• Quataert, Donald, 2000. The Ottoman empire, 1700-1922. Cambridge University Press.
  • Zürcher, Erik Jan, 1998. Turkey. A Modern History. London. (revised edition)

Part 2:

  • • European Commission 2014 Progress Report on Turkey
    o A Turkish version of this document is available at:
    • Alaranta, Toni, 2015. “Turkey under the AKP: A critical evaluation from the perspective of Turkey's EU negotiations”, Finnish Institute of International Affairs, 9th February
    • Arat, Yeşim, 2009  “Religion, Politics and Gender Equality in Turkey: Implications of a Democratic Paradox,” Final Research Report prepared for the project Religion, Politics and Gender Equality, United Nations Research Institute for Social Development and Heinrich Böll Foundation$file/TurkeyFinRR.pdf
    • Çağaptay,  Soner, 2009. Islam, Secularism and Nationalism in Modern Turkey Who is a Turk?, London, Routledge
    • Danforth, Nicholas, 2008.  “Ideology and Pragmatism in Turkish Foreign Policy:  from Atatürk to the AKP”, Turkish Policy Quarterly 7, 3, pp. 83-95 at
    • Davutoğlu, Ahmet, April 2013. Principles of Turkish Foreign Policy and Regional Political Structuring, Ankara, Centre for Strategic Research paper no. 3, Ankara, Ministry of Foreign Affairs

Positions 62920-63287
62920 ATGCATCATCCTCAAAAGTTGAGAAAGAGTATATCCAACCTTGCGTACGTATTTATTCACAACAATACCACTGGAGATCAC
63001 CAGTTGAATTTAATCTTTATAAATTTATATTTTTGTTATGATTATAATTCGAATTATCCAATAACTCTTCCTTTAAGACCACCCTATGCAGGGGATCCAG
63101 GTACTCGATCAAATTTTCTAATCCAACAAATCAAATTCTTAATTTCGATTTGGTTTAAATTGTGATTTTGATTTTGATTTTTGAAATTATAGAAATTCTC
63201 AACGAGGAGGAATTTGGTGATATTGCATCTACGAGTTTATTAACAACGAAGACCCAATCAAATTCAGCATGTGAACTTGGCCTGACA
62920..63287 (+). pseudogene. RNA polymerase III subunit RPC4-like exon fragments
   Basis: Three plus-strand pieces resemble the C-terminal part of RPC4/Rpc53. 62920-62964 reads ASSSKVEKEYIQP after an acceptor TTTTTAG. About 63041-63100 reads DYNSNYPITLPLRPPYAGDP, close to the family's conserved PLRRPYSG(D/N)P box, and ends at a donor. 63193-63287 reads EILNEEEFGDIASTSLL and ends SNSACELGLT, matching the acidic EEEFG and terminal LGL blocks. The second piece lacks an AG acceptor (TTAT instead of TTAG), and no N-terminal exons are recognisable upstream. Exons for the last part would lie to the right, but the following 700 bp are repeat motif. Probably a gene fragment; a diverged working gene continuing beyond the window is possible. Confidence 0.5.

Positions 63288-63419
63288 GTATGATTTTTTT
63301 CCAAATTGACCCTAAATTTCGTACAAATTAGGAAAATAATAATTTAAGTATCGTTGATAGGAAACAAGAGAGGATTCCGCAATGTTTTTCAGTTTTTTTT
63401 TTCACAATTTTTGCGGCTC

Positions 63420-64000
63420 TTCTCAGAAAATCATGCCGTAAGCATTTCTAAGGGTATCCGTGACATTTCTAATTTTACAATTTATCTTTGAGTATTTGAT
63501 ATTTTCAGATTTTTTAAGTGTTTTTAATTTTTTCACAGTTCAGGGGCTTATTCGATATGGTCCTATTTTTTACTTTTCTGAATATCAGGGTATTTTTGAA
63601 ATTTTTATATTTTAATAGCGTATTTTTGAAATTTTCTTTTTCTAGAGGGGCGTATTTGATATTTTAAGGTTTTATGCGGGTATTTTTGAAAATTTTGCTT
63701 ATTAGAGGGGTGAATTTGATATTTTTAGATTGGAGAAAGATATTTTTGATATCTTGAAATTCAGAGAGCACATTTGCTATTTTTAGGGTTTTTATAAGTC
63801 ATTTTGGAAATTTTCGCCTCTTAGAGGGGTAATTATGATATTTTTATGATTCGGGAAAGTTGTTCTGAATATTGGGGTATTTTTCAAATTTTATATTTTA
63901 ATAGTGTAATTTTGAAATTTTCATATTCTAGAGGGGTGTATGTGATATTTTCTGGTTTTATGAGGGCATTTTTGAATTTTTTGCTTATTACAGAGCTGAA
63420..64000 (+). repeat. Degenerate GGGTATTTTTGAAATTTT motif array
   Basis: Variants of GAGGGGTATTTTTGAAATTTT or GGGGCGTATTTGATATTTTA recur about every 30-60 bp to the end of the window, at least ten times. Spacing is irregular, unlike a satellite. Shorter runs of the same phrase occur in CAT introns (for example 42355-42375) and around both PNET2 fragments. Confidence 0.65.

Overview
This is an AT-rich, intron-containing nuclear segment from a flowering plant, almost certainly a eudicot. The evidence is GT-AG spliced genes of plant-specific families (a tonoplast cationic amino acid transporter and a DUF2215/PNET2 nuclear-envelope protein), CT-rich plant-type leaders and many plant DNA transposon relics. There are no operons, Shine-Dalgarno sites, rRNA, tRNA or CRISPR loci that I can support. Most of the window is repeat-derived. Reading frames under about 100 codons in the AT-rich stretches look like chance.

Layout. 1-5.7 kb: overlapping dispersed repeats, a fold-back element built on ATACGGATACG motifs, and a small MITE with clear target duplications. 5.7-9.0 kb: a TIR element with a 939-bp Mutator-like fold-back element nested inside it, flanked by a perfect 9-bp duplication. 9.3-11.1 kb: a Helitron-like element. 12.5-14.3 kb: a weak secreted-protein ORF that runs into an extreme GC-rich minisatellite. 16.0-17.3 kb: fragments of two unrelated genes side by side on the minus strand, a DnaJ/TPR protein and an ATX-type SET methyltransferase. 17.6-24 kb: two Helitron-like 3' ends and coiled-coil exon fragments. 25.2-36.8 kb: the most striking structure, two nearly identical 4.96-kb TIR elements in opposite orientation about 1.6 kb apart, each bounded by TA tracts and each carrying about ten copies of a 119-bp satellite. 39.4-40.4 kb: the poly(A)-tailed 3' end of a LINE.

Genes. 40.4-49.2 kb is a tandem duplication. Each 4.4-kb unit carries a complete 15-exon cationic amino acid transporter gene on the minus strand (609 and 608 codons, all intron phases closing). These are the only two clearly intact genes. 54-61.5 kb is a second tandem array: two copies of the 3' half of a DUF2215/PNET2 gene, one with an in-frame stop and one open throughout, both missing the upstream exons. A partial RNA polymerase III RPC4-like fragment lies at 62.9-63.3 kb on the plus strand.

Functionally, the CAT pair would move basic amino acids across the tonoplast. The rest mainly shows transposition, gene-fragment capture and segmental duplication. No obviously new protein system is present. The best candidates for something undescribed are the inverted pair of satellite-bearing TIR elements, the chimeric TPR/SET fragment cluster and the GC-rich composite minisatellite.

• Eligür, Banu 2010.  The Mobilization of Political Islam in Turkey, Cambridge, Cambridge University Press
    • Hale, William 2012. Turkish Foreign Policy since 1774, London and Portland, Cass
    • Hale, William and Ergun Özbudun, 2010. Islam, Democracy and Liberalism in Turkey: The Case of the AKP, Routledge, Abingdon and New York
    • Jenkins, Gareth, 2008.  Political Islam in Turkey: Running West, Heading East, New York, Palgrave Macmillan
    • Kandiyoti,  Deniz, 2014.  “No laughing matter: Women and the new populism in Turkey”, Open Democracy 1 September 2014
    • Mango, Andrew, 2004. The Turks Today, London; John Murray
    • McDowell, David, 2004.  A Modern History of the Kurds, London IB Tauris
    • Murinson, Alexander, 2006. “The strategic depth doctrine of Turkish foreign policy”, Middle Eastern Studies, 42: 6, pp. 945-964
    • Öniş, Ziya, 2004. “Turgut Özal and his Economic Legacy: Turkish Neo-Liberalism in Critical Perspective”, Middle Eastern Studies, 40: 4, 113-134
    • Özkan, Behlül, 2014. “Turkey, Davutoğlu and the Idea of Pan-Islamism”, Survival:
    o Global Politics and Strategy 56:4, pp. 119-140
    • Özkırımlı, Umut and Spyros A. Sofos, 2008. Tormented by History: Nationalism in Greece and Turkey, London, Hurst
    • Park, Bill, 2008.  “The Fethullah Gülen Movement” in MERIA Volume 12, No. 3 - September 2008, available at
    • Toprak, Binnaz, İrfan Bozan, Tan Morgül and Nedim Şener 2009,  Being Different in Turkey: Religion, Conservatism and Otherization, Istanbul, Boğaziçi University, Open Society Foundation (Turkey), 2009, English translation, available at  and 2008 the Turkish original: Türkiye'de Farklı Olmak: din ve muhafazakarlık ekseninde ötekileştirilenler, İstanbul,  Boğaziçi Üniversitesi
    • White, Jenny, 2002. Islamist Mobilization in Turkey, Seattle and London, University of Washington Press


Important notice regarding changes to programmes and modules